Successful Paris-London furthers Entente Cordiale

Take 150 Frenchmen, add 150 Brits, and mix. A recipe for disaster? Au contraire at the Paris-London

Take 150 Frenchmen, add 150 Brits, and mix. A recipe for disaster? Au contraire at the Paris-London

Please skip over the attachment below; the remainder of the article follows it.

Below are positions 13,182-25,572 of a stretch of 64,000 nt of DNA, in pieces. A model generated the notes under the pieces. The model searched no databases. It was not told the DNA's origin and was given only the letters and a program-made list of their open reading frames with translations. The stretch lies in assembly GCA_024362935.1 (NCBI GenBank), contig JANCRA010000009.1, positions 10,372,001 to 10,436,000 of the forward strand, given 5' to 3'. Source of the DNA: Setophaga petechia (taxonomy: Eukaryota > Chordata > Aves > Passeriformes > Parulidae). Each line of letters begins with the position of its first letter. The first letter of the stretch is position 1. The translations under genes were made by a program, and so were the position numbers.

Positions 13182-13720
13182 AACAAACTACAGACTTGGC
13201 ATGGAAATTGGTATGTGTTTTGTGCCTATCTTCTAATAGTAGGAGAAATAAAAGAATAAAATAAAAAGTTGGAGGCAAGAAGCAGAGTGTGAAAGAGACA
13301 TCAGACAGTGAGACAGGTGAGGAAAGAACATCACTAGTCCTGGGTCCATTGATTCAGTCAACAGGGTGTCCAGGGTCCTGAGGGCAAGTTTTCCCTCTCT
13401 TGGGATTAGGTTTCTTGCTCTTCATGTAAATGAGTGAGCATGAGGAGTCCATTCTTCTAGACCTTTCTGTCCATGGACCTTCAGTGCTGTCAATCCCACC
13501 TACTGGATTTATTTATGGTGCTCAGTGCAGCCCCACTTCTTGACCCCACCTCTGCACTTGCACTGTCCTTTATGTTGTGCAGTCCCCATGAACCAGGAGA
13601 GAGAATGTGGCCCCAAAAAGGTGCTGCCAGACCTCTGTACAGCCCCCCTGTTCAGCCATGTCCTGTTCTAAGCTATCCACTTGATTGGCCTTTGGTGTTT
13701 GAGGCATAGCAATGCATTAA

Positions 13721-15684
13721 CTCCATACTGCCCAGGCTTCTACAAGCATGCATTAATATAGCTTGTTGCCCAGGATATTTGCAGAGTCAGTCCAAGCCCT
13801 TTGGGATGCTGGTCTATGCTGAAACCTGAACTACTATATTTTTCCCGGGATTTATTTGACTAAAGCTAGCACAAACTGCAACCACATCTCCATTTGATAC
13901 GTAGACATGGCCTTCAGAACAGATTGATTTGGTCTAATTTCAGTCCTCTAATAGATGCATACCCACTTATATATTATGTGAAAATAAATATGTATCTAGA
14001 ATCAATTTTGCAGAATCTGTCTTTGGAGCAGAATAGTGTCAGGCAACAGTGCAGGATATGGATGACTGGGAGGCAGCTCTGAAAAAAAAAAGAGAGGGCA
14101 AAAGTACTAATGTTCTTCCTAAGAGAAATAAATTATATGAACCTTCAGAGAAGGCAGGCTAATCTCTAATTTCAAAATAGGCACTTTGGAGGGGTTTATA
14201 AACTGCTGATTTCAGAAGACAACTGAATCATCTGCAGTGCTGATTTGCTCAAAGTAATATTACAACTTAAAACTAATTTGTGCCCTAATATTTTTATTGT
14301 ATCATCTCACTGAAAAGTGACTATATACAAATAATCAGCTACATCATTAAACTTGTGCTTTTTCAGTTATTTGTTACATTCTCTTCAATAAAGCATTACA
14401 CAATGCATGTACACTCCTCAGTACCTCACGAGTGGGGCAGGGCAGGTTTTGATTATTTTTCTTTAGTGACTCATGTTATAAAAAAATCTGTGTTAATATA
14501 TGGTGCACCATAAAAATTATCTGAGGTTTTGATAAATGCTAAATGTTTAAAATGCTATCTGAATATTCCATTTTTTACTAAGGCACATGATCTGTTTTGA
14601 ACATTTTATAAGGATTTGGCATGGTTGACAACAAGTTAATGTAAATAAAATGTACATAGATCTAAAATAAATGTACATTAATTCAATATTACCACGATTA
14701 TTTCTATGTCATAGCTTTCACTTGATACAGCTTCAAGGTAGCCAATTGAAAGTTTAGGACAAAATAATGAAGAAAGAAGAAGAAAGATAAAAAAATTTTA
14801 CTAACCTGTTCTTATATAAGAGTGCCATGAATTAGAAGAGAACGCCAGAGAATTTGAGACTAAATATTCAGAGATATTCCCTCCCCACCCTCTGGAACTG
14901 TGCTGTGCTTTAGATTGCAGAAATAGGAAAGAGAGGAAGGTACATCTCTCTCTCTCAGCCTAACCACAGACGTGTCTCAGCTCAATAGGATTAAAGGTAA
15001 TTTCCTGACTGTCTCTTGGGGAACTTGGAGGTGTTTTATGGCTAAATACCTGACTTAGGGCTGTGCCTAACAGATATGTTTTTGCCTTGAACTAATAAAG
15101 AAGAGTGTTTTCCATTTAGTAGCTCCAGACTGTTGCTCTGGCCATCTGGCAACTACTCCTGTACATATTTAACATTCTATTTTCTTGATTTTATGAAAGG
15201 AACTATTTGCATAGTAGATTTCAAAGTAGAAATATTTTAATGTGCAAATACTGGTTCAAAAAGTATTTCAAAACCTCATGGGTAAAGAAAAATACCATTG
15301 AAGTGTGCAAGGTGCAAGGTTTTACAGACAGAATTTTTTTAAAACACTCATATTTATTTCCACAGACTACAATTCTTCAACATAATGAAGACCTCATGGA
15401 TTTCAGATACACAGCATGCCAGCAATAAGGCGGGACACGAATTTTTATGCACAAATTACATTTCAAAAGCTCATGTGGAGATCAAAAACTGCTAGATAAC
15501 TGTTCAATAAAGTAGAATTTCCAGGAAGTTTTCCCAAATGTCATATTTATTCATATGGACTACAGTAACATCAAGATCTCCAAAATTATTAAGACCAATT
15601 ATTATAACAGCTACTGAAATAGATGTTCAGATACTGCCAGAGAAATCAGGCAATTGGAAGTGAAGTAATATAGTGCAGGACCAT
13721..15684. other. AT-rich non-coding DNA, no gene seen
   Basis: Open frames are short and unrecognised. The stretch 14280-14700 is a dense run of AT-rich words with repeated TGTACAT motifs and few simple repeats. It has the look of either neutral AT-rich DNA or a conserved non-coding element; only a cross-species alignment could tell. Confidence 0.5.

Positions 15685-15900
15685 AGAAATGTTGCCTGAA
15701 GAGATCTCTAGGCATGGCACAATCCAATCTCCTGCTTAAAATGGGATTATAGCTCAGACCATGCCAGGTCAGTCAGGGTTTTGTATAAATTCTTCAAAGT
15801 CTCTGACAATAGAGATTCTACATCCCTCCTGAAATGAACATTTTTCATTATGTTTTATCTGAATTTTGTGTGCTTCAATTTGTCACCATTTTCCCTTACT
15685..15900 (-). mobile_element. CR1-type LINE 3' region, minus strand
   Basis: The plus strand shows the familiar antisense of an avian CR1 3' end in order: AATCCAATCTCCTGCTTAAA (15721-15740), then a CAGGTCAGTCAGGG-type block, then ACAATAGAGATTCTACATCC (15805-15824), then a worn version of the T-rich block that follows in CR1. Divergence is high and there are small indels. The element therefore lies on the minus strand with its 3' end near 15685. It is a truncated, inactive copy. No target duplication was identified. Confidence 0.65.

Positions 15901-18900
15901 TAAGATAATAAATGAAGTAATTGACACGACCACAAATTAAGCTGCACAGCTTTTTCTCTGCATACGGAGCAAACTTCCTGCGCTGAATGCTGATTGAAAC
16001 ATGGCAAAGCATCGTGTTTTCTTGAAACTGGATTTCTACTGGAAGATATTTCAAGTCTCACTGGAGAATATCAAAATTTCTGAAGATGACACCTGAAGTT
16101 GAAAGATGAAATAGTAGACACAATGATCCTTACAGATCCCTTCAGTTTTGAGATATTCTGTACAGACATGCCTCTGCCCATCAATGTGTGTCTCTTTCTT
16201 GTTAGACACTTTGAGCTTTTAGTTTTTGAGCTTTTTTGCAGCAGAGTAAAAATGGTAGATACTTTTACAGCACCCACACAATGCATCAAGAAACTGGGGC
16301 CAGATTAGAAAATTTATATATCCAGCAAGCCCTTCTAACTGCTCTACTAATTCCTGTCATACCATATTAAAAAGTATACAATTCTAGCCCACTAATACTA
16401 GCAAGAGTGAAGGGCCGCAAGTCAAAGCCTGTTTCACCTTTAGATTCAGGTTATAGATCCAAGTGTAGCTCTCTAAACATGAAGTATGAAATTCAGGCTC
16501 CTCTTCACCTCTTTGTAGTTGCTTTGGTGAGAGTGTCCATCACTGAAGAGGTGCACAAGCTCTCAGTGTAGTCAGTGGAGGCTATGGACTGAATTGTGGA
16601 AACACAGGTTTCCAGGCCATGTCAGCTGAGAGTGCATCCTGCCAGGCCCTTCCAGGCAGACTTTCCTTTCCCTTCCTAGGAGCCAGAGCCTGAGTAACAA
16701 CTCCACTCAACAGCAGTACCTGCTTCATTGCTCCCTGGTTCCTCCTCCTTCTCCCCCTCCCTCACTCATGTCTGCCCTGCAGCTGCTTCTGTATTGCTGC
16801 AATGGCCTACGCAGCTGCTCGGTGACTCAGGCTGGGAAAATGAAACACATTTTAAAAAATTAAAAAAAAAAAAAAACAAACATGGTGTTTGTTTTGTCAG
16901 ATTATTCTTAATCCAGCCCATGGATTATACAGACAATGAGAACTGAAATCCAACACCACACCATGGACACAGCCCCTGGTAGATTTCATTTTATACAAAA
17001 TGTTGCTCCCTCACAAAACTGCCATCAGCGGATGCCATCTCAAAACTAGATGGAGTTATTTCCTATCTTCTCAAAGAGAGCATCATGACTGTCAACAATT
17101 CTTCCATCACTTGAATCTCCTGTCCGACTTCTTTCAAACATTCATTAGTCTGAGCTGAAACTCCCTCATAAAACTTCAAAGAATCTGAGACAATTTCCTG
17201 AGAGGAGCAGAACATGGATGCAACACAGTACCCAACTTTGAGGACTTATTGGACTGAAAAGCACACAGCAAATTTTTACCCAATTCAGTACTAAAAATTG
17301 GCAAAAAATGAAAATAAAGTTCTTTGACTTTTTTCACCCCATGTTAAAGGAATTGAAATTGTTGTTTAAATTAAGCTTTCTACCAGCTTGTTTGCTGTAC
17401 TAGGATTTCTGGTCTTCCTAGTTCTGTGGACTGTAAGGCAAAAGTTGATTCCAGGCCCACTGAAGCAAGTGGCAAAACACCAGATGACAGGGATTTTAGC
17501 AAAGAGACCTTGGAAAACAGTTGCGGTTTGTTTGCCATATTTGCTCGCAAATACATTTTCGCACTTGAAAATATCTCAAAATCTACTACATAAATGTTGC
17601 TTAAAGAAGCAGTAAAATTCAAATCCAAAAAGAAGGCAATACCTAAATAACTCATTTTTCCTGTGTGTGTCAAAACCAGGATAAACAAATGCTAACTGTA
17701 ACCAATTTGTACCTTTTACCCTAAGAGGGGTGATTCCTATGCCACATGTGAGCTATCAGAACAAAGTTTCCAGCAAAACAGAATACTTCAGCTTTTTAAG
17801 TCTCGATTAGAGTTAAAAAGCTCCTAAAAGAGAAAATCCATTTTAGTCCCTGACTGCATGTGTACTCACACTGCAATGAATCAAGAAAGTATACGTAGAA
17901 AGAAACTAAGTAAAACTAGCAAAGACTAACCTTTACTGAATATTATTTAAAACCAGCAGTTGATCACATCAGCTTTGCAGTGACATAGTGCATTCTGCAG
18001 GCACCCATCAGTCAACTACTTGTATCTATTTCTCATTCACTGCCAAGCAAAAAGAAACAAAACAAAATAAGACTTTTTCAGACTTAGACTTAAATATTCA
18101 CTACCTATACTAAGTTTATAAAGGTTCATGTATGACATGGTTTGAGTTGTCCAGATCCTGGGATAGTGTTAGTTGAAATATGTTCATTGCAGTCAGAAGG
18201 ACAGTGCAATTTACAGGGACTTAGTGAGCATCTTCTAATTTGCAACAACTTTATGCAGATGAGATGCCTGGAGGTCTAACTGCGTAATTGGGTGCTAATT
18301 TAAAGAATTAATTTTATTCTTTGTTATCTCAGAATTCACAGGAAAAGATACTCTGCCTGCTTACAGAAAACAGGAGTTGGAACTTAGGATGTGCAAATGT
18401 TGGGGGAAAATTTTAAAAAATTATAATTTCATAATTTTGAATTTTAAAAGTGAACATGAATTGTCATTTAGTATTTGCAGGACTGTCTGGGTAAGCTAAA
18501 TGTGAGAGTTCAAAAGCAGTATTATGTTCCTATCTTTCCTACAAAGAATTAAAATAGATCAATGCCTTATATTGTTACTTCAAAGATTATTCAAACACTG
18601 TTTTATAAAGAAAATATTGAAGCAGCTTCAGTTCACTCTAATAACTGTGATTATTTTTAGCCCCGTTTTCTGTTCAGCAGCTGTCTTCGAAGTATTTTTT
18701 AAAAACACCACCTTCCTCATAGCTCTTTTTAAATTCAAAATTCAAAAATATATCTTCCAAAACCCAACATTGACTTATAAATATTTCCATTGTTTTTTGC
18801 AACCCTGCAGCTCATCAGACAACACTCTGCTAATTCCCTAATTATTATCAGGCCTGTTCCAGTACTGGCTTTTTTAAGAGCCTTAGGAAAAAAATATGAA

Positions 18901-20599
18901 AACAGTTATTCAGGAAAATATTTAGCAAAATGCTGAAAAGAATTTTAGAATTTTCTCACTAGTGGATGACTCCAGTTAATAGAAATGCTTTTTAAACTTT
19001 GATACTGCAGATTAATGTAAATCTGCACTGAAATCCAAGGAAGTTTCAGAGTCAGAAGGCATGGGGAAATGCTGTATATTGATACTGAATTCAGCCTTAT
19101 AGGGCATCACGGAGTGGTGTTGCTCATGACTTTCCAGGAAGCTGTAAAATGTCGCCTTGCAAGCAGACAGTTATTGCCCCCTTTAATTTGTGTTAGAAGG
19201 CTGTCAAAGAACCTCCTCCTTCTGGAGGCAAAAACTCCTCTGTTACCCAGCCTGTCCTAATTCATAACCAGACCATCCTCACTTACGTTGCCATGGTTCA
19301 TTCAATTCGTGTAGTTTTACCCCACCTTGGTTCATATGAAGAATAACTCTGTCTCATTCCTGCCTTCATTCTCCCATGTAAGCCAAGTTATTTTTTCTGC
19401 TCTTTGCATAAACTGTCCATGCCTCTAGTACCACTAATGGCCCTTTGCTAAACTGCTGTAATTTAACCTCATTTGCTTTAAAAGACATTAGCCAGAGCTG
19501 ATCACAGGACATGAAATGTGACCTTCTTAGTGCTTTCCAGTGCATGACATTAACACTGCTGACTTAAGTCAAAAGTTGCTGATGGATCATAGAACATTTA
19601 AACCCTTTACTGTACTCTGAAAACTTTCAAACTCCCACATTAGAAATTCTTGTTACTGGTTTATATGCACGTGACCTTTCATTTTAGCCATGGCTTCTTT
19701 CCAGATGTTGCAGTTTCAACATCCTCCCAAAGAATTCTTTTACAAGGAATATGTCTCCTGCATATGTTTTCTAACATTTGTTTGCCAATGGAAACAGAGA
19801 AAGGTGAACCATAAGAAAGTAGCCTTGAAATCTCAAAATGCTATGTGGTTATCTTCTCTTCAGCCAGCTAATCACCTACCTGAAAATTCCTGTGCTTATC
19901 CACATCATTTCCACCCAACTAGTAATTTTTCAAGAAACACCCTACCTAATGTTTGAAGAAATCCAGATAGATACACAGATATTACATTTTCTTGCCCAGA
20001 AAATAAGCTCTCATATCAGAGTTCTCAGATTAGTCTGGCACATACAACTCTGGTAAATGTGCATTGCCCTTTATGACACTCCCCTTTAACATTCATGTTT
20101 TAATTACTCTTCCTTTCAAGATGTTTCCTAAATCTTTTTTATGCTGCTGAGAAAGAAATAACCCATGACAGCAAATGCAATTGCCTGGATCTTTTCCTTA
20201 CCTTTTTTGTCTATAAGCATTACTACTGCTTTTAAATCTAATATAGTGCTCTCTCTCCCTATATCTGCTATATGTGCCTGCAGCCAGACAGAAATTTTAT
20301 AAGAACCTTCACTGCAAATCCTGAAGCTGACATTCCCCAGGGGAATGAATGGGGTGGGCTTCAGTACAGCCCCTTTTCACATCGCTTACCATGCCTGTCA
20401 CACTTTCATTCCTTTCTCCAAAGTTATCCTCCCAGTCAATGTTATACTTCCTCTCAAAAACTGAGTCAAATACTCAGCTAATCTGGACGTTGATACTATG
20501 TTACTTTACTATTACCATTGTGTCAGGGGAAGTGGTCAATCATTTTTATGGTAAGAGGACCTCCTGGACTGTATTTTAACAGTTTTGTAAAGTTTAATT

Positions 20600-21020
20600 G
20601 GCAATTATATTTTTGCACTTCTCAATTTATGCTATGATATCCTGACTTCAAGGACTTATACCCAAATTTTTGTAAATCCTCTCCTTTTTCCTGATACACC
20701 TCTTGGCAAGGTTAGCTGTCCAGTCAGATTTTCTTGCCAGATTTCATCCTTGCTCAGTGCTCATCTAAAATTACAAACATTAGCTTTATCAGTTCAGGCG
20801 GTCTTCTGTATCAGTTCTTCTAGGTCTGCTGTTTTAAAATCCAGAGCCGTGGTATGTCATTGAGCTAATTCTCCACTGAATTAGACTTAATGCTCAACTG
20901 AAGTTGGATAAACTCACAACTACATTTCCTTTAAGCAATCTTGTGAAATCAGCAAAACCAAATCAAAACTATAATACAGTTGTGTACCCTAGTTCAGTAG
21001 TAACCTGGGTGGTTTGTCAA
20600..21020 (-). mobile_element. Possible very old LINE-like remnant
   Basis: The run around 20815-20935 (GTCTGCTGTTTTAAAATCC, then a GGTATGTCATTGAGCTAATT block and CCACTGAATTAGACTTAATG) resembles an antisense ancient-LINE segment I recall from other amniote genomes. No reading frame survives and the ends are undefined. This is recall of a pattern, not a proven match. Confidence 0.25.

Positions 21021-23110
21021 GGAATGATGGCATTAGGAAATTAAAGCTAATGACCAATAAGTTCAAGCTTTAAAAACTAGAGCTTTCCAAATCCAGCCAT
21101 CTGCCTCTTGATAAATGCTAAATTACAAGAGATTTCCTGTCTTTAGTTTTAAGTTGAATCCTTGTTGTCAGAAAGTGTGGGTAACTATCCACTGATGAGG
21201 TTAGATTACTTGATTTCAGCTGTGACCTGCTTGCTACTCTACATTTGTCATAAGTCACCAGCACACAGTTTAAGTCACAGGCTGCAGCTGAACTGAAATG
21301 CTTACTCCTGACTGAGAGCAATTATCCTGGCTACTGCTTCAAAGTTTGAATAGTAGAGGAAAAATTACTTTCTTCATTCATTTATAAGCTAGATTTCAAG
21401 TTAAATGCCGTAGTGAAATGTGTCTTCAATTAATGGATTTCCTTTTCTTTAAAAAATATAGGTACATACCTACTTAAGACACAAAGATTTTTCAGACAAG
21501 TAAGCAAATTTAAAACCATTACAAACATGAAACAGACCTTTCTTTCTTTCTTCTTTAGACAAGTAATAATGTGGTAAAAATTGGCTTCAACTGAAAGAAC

It was smiles, pats on backs and handshakes all round on the cobbles outside Traitors' Gate at the Tower of London on Sunday afternoon. A 300-strong peloton, made up of 150 British riders and 150 French, had ridden 300 kilometres over two days, starting on Saturday morning in front of the Eiffel Tower. Paris-London, organised by the Amaury Sport Organization (ASO) - the company responsible for the Tour de France - and The Events Group as part of the centenary celebrations of the Entente Cordiale between France and Britain, was a great success. Weather-wise, the riders had it all: warm, sunny, if a little windy, on the Saturday in France, and cold, wet, with strong winds once over on the other side of the Channel. Spectator-wise, though, there was nothing to choose between the two sides of la Manche: people lined the roads through towns and villages, and not one complaint was heard from motorists who were stopped by police as part of the rolling road closure. In fact, if the horn tooting and waving were anything to go by, they enjoyed the spectacle of a huge, colourful peloton streaming by. Motorbike police offers from both countries worked together on both days to ensure safe passage for the riders, the majority of whom had been invited to ride having completed the Etape du Tour - a mass ride which takes place over the route of a stage of the Tour de France each year - in July. Besides them, though, were former French pro Laurent Jalabert, British national champion Nicole Cooke and current Crdit Agricole pro Eric Leblacher. Such quality riders, as well as a number of top amateurs, ensured that stages two (Mouy-Amiens) and three (Dover-Rochester) - run as a race - went off at an extremely tough pace. Frenchman Emmanuel Clerico was victorious on the second stage, while Patrice Malard took stage three. The first stage, out of Paris to Mouy, and the final stage, from Rochester Castle to London, were neutralised, which meant that instead of gasps to hold the wheel in front, a mixture of French and English banter filled the air as Etape du Tour times were compared. With London - along with Herning (Denmark), Lugano (Switzerland), Florence (Italy) and Rotterdam (Holland) - a candidate to host the start of the Tour de France in 2007, Tour de France director Jean-Marie Leblanc admitted that the event gave British police an ideal opportunity to gain experience marshalling a major bike race. But Leblanc refused to be drawn on whether staging the event meant that London was the favourite for 2007. "The enthusiasm shown by the riders and those watching at the roadside shows that there is a real interest in bike racing in the UK," Leblanc told procycling at the end-of-race reception held in London's City Hall. "But that comes as no great surprise to me after seeing the big crowds who watched the Tour here in 1994, and that there were 1500 British participants in the Etape du Tour this year." At a dinner later on Sunday evening, Leblanc was officially presented with London's bid to host the Tour start. However, Leblanc assured procycling that a decision would not be made for 2007 until well after the announcement of the city chosen to host the 2012 Olympic Games is made in July next year, for which London and Paris are both candidates. Race-stage results (stages two and three): Mouy-Amiens: Emmanuel Clerico (Fra) Dover-Rochester Castle: Patrice Malard (Fra) Final overall classification: Men: French: Eric Leblacher British: Steven Home Women: French: Audrey Cleau British: Nicole Cooke
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